SAN DIEGO -- Many Americans born after the 1960s and the dawn of affirmative action seem to think that if you're a person of color with even an ounce of smarts and a smidgeon of talent, all doors will magically fling open.
But reality is more complicated.
Consider the rise and fall -- and recent resurrection -- of Tavis Smiley.
Last week, the veteran African-American broadcaster hosted a special program on Dr. Martin Luther King Jr. to mark the 50th anniversary of his assassination. "MLK50: A Call to Conscience" aired on The Word Network, which claims to be "the largest African-American religious network in the world."
The 53-year-old has also signed on to host a new online series called "The Upside with Tavis Smiley" that will "celebrate the spirit of resilience" and be distributed over various platforms, including Apple TV, Amazon Fire and Roku.
This is not exactly the definition of keeping a low profile. That's what damage control specialists will often tell those embroiled in a scandal.
In December, amid allegations of inappropriate sexual relationships with subordinates, PBS unceremoniously dumped Smiley when it indefinitely suspended the distribution of his nightly talk show after 14 years. Smiley quickly hit the airwaves to defend himself. Smiley admitted to "consensual" relations with employees. But he accused PBS of making a "huge mistake."
PBS claimed that Smiley was inconsistent in his public statements and said he needed to get his "story straight."
Now Smiley has filed a lawsuit against the network claiming racial bias and breach of contract. He calls PBS a "hostile work environment" and accuses the network of using the sexual allegations as "a pretext" to cut ties with him because he wasn't the kind of African-American that PBS expected him to be. That includes being a grateful and obedient "team player."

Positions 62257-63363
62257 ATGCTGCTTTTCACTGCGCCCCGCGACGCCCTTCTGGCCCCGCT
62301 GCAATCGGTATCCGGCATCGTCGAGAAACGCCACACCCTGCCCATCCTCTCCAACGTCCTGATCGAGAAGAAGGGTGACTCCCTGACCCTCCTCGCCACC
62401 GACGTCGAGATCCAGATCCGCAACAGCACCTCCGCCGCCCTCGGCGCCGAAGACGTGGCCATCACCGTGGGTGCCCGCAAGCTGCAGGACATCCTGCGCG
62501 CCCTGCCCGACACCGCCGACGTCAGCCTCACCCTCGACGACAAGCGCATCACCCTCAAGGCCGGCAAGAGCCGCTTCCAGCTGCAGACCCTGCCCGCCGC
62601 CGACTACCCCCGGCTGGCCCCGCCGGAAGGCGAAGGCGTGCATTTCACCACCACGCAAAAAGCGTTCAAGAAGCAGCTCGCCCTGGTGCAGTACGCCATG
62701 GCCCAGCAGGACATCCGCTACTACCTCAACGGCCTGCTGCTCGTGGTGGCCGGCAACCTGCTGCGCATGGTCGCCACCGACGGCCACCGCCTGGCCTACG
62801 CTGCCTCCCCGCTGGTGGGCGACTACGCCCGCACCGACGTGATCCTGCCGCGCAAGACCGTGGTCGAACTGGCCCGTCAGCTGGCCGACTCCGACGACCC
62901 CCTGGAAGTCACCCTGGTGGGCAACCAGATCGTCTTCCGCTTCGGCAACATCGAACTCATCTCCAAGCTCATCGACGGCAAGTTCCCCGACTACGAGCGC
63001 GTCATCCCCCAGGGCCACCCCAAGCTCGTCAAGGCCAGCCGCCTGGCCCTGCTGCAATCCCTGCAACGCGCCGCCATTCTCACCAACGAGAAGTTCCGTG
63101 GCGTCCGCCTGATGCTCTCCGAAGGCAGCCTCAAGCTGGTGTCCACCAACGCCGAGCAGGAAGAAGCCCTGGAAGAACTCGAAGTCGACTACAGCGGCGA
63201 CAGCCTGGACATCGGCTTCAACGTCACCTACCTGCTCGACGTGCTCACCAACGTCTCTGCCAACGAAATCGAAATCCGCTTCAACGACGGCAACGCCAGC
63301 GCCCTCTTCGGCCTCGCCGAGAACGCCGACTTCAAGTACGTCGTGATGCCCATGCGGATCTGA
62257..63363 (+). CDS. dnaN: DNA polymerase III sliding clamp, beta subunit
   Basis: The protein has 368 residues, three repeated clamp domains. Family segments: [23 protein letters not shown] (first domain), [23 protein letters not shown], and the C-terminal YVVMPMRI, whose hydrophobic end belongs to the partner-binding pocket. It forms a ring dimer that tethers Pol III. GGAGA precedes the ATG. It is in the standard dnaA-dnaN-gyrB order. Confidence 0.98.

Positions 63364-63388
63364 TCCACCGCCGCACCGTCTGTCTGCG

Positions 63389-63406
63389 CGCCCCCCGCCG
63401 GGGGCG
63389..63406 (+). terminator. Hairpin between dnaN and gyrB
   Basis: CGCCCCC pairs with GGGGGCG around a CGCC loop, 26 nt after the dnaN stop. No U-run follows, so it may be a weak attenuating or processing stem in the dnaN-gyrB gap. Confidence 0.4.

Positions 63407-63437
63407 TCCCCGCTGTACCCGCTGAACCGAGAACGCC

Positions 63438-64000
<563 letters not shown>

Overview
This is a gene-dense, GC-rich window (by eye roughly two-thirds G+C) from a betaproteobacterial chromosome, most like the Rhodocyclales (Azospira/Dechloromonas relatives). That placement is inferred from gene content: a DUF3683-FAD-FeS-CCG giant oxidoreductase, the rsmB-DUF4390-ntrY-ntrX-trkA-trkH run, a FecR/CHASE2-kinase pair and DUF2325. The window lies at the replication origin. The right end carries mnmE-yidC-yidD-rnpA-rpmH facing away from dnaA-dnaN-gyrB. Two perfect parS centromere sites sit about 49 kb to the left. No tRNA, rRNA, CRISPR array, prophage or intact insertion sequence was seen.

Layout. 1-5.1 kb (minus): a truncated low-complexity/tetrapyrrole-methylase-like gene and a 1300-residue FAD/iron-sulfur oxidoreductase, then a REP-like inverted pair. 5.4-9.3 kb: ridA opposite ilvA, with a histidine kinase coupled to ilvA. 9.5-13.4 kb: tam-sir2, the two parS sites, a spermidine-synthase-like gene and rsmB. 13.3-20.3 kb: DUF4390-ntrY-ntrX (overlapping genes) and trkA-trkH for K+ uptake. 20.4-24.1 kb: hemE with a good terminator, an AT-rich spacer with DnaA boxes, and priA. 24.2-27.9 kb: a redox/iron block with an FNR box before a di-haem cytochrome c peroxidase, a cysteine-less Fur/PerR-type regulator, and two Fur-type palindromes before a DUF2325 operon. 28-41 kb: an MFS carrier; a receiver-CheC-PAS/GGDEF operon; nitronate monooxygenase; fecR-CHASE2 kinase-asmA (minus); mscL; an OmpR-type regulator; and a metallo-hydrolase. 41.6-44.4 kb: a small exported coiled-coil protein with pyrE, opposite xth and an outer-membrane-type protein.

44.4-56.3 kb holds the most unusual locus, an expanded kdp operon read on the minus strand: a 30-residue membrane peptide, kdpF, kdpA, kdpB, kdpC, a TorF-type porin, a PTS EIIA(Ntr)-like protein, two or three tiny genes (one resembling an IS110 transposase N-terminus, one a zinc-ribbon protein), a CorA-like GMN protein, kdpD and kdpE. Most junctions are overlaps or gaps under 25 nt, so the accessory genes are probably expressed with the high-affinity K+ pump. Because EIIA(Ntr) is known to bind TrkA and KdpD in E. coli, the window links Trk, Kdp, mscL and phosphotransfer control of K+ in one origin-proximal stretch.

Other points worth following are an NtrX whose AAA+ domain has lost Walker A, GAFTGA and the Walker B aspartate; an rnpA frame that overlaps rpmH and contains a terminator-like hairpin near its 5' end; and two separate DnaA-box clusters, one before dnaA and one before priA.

I'll buy that. When you're a person of color, nearly every opportunity comes with a rigid standard of how you're supposed to behave, think and speak. Smiley could be part of the collateral damage of the #MeToo movement.
As I've written before, I've known Smiley for about 25 years, dating back to the time when the two of us -- while still in our twenties -- co-hosted a nightly radio show in Los Angeles.
In light of his new deal with The Word Network -- along with a daily podcast, book deals, speeches, etc. -- I'm tempted to say that Smiley has made a comeback. But the truth is, my old friend never left. Tavis Inc. has always been open for business -- 24/7, 365 days a year. This is one media shop that never closes.
Yet his dismissal by PBS -- which he still considers unjustified, as evidenced by the lawsuit -- undoubtedly tarnished his brand and wounded him personally. He may even be wondering why it happened.
I have a theory: Some of this is about race. How could it not be? Until he was dismissed he was one of the only African-American hosts on television, and the only one to ever host a talk show on the network. That comes with a learning curve. It's possible that PBS didn't know how to navigate it. Besides, the media landscape can often be hostile to minorities.
Dating subordinates is not smart. It is also not new. Doctors date nurses. Pilots sleep with flight attendants. Senior partners at law firms date junior associates. Media is one of the worst offenders; I know one former newspaper editor who dated three reporters at the same time.
After our show ended in 1995, Smiley became a leading voice for African-Americans. He received a star on the Hollywood Walk of Fame. Ebony magazine named him the No. 2 African-American change agent in media on its Power 150 list; No. 1 was Oprah Winfrey. Smiley makes people think. And he has made millions of dollars doing it.
Growing up in a large working-class family in Indiana with nine siblings, my friend came up from nothing and got this far in life the old-fashioned way -- with lots of talent, long hours and dedication to his craft.
Along the way, Smiley stumbled. But he picked himself up, and -- through hustle and hard work -- he is still standing.
You see, in America, it's true that the doors don't just swing open. But they also don't stay locked forever.
The Washington Post
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